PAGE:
Escapism

Since I was a teenager, I’ve always harboured an ambition to have my own book published. After reading the truly masterful works of the late great John Tolkien and my personal favourite author Stephen Donaldson, I ventured into the world of fantasy. Now, as a perfectionist when it comes to writing a book, I set myself a precedent as high as they come following in the footsteps of these two. We can all dream!

Tolkien’s most famous works were undoubtedly ‘The Hobbit’ along with ‘The Lord of the Rings Trilogy’. In fact this masterpiece had been labelled the father of ‘high fantasy’, brought a resurgence to the genre and gathered  considerable acclaim. What fascinates me about Tolkien, is the level of depth in the descriptive content of anything he wrote, even to the extent of writing his own elvish language. This is where escapism comes to mind to me. Tolkien spent years writing about the episodes of middle-earth. How many of the years of his life did he spend in a world created by his own mind?

Stephen Donaldson on the other hand, has created several series which have become best sellers, the most notable of which is, ‘The Chronicles of Thomas Covenant’. Now as I’m sat here patiently waiting the 100 days left until the penultimate book in the Thomas Covenant series, I appreciate how authors such as these two truly capture the minds of the reader.

Donaldson’s use of description and character building, in my opinion, actually outstrips Tolkien. He is a true master of capturing the reader’s imagination, to the point where when reading his novels, you almost feel as if you’re there.

Of course escapism has many other forms, such as internet forums, alcohol and drug use to name a few. I was simply illustrating two masters at elevating us from the real world.

Life has many, many stresses: getting a new job, children, education, personal loss, inner battles, addiction, poverty. The list is endless. Many forms of escapism are seen as life necessities for many to live their lives. In fact, I doubt there are many people alive who don’t need to escape their day-to-day life in some way – myself included.

But the path of reading fantasy fascinates me. As children we learn tall tales of orcs, goblins, unicorns, centaurs, wizards, and so on. I used to love them. The idea of going on an adventure, retrieving treasure and slaying the evil wizard. What a great way to spend a few days of your life, imagining things that’ll never be.

As a second thought though, isn’t the greatest fantasy story that we could ever read, actually our own life story?

Maybe it be the mind-boggling statistic of actually being conceived. 1 in around 400 million if we’re talking about competing sperm. Take into account the problems of conceiving and troubled pregnancies, the actual statistic of your personal creation is as near a statistical impossibility as you’ll ever find (unless of course, you’re counting a cow actually jumping over the moon).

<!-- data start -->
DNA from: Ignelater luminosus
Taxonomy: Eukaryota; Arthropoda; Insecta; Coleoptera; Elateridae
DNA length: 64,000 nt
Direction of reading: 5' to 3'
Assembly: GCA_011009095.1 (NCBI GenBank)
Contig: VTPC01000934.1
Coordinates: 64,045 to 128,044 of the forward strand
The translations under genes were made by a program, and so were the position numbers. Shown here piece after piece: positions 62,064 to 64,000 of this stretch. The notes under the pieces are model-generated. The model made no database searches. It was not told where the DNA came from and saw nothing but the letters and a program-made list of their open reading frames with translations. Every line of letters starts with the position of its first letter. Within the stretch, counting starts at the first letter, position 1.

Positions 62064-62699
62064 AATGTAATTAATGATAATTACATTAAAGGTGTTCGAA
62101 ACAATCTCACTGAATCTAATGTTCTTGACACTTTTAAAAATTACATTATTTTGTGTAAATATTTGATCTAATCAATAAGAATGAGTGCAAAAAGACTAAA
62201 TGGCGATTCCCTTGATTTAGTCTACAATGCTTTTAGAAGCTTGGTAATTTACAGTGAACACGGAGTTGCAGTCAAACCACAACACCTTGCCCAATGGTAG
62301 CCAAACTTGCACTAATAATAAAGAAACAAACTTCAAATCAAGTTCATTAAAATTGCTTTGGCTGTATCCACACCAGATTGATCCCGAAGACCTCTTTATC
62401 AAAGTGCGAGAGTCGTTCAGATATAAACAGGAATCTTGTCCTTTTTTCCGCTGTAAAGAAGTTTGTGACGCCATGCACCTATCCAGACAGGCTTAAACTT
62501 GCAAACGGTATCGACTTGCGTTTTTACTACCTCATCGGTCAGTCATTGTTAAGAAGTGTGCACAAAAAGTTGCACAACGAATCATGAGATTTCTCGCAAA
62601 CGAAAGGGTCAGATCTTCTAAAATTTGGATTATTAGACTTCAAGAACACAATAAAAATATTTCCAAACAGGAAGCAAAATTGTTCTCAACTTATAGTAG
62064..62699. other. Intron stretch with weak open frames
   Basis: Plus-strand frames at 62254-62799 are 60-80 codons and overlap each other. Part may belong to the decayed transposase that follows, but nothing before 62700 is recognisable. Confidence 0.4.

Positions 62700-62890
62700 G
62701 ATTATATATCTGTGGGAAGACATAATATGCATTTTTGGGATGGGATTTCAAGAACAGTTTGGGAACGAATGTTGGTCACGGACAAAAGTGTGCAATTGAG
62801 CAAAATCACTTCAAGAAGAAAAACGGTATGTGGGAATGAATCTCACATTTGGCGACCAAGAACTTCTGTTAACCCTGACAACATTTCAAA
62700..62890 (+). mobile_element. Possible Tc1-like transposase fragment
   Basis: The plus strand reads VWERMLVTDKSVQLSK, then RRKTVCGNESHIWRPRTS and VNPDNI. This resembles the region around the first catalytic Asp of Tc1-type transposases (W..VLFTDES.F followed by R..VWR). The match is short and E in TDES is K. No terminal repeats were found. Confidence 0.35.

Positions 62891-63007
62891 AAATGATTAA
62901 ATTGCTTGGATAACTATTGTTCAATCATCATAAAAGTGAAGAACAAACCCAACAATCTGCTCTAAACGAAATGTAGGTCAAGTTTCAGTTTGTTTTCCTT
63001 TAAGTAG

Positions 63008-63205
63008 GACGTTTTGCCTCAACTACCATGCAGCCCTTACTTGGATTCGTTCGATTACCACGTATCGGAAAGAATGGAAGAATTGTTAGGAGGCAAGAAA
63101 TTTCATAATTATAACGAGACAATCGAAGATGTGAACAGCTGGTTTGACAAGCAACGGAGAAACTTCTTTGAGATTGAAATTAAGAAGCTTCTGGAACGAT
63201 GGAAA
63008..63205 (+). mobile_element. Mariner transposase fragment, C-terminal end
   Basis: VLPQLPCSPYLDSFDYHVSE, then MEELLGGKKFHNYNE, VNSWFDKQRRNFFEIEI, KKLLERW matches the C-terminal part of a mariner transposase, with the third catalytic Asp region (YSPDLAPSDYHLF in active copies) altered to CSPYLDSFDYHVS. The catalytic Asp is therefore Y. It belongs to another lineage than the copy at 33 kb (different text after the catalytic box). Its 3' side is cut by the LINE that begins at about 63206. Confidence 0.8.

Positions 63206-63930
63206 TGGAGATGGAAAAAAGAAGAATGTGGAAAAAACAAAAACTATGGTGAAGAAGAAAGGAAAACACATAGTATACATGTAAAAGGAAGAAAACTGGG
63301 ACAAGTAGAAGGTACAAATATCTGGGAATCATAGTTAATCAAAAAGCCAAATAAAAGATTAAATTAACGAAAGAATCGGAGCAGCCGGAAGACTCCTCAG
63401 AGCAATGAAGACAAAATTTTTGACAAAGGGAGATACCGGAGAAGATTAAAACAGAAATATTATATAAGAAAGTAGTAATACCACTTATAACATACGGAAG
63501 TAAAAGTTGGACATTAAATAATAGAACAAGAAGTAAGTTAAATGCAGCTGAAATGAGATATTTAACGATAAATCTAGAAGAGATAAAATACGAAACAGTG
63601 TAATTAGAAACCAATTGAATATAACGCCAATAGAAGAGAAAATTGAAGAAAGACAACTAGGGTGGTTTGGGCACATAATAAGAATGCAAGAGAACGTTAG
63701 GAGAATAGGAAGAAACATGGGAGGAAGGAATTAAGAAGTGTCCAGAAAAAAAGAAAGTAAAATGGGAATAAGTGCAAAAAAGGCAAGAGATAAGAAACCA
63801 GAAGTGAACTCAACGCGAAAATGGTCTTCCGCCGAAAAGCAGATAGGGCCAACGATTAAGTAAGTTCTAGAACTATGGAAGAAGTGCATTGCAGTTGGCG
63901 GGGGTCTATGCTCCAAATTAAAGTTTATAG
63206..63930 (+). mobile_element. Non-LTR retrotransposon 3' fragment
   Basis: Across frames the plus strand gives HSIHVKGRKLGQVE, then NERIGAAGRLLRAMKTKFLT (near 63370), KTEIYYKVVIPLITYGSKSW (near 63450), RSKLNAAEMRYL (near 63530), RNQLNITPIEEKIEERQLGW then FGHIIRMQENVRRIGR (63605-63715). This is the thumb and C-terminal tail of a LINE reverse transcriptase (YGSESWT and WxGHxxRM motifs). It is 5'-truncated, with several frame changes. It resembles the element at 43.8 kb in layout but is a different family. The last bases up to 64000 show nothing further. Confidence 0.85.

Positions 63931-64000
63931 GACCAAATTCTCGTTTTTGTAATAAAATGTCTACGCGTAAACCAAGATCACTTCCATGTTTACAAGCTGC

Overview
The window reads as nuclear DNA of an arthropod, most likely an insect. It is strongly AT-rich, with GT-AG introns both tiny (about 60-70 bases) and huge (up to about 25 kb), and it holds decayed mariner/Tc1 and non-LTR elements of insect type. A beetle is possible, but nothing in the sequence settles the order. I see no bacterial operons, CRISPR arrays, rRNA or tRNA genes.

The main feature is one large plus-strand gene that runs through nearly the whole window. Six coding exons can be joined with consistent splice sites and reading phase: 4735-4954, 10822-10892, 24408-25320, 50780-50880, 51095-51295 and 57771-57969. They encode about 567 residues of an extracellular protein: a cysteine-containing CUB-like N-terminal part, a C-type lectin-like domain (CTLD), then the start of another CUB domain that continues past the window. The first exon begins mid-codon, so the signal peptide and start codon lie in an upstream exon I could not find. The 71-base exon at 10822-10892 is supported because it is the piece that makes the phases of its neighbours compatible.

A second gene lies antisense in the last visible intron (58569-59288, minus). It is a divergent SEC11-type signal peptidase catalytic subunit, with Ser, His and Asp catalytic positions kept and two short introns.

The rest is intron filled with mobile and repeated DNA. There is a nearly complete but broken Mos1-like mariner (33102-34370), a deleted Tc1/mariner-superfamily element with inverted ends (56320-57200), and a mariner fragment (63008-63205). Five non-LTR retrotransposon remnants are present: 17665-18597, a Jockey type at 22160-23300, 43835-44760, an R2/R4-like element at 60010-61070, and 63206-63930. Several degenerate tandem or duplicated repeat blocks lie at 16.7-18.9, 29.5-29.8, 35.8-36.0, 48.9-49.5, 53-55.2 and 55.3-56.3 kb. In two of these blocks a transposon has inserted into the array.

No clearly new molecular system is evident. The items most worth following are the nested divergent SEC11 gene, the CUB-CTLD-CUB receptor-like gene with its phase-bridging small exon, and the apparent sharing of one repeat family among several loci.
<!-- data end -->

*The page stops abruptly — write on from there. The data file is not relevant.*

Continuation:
It could be the surreal notion of a piece of metal flying through the air carrying 100 passengers, or how that tin of beans managed to get to your plate. Each would be a fantasy story in itself a few centuries ago.

So maybe instead of escaping into a fantasy world or having a beer to escape that nagging wife, you could just take a couple of moments to appreciate the truly amazing feat of simply being here.

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7 responses to this post.

  1. Great points and a good read. I usually only read the whole of blogs as a favour but this got me interested until the climax. Fantasy fiction is definitely the way to go.

    Reply

  2. Posted by Sarah Baram on July 2, 2010 at 15:28

    I used to be really in Fantasy Fiction when I was younger. Ray Bradbury, a bit of John Tolkein and Stephen King… Which you may or may not consider Fantasy Fiction depending on which book you are reading. And, of course, Harry Potter every so often. I found I lost interest after a few years. Sitting on my back patio, or taking a hiking outing, or even to a museum seemed to be enough of an escape. You’re right, it’s what real that is true and fulfilling fantasy not ogres, goblings and orcs.

    Reply

  3. I used to avoid fantasy fiction like the plague while my husband and children were enthralled. I preferred spy, detective, political novels. However, since watching Tolkien’s books in movie form, I understand now how they felt. I still don’t think I want to read them though. The nearest I have got to enjoying fantasy is James Herbert.

    Reply

  4. This was really interesting and made me think, thank you for writing this.

    Reply

  5. Posted by boatacrosstheriver on July 13, 2010 at 02:10

    Nice reflections. As a teacher in an “alternative” high school. I have seen a lot of forms of escapism mainly in the forms of drugs and alcohol and the topic is very interesting to me.

    Reply

    • Well, when I thought about it, it actually seemed quite silly that considering how incredible life is as a whole, we spend such a large amount of our time trying to escape it. But then I suppose you could say it was part of life anyhow. Interesting thought though.

      Reply

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